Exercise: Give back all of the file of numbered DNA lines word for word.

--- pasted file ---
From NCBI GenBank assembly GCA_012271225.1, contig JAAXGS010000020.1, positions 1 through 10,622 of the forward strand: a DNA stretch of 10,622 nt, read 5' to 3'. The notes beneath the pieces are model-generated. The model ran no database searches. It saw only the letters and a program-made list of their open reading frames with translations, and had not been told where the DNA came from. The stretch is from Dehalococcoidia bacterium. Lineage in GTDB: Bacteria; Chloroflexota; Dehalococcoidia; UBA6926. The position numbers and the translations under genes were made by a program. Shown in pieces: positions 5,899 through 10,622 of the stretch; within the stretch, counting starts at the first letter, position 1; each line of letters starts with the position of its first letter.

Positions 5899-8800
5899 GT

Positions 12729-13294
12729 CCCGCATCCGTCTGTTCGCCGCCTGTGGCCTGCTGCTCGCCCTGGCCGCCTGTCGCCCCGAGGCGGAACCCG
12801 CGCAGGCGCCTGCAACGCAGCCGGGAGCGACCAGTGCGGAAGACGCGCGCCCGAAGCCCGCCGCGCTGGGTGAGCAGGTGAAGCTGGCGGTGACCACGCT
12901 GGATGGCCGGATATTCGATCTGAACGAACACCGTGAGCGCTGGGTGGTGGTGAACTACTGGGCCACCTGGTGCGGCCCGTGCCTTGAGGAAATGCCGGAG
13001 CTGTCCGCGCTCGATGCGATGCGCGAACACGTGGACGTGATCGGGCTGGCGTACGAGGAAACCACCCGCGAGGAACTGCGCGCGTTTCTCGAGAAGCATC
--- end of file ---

From NCBI GenBank assembly GCA_012271225.1, contig JAAXGS010000020.1, positions 1 through 10,622 of the forward strand: a DNA stretch of 10,622 nt, read 5' to 3'. The notes beneath the pieces are model-generated. The model ran no database searches. It saw only the letters and a program-made list of their open reading frames with translations, and had not been told where the DNA came from. The stretch is from Dehalococcoidia bacterium. Lineage in GTDB: Bacteria; Chloroflexota; Dehalococcoidia; UBA6926. The position numbers and the translations under genes were made by a program. Shown in pieces: positions 5,899 through 10,622 of the stretch; within the stretch, counting starts at the first letter, position 1; each line of letters starts with the position of its first letter.

Positions 5899-8800
5899 GT

Positions 12729-13294
12729 CCCGCATCCGTCTGTTCGCCGCCTGTGGCCTGCTGCTCGCCCTGGCCGCCTGTCGCCCCGAGGCGGAACCCG
12801 CGCAGGCGCCTGCAACGCAGCCGGGAGCGACCAGTGCGGAAGACGCGCGCCCGAAGCCCGCCGCGCTGGGTGAGCAGGTGAAGCTGGCGGTGACCACGCT
12901 GGATGGCCGGATATTCGATCTGAACGAACACCGTGAGCGCTGGGTGGTGGTGAACTACTGGGCCACCTGGTGCGGCCCGTGCCTTGAGGAAATGCCGGAG
13001 CTGTCCGCGCTCGATGCGATGCGCGAACACGTGGACGTGATCGGGCTGGCGTACGAGGAAACCACCCGCGAGGAACTGCGCGCGTTTCTCGAGAAGCATC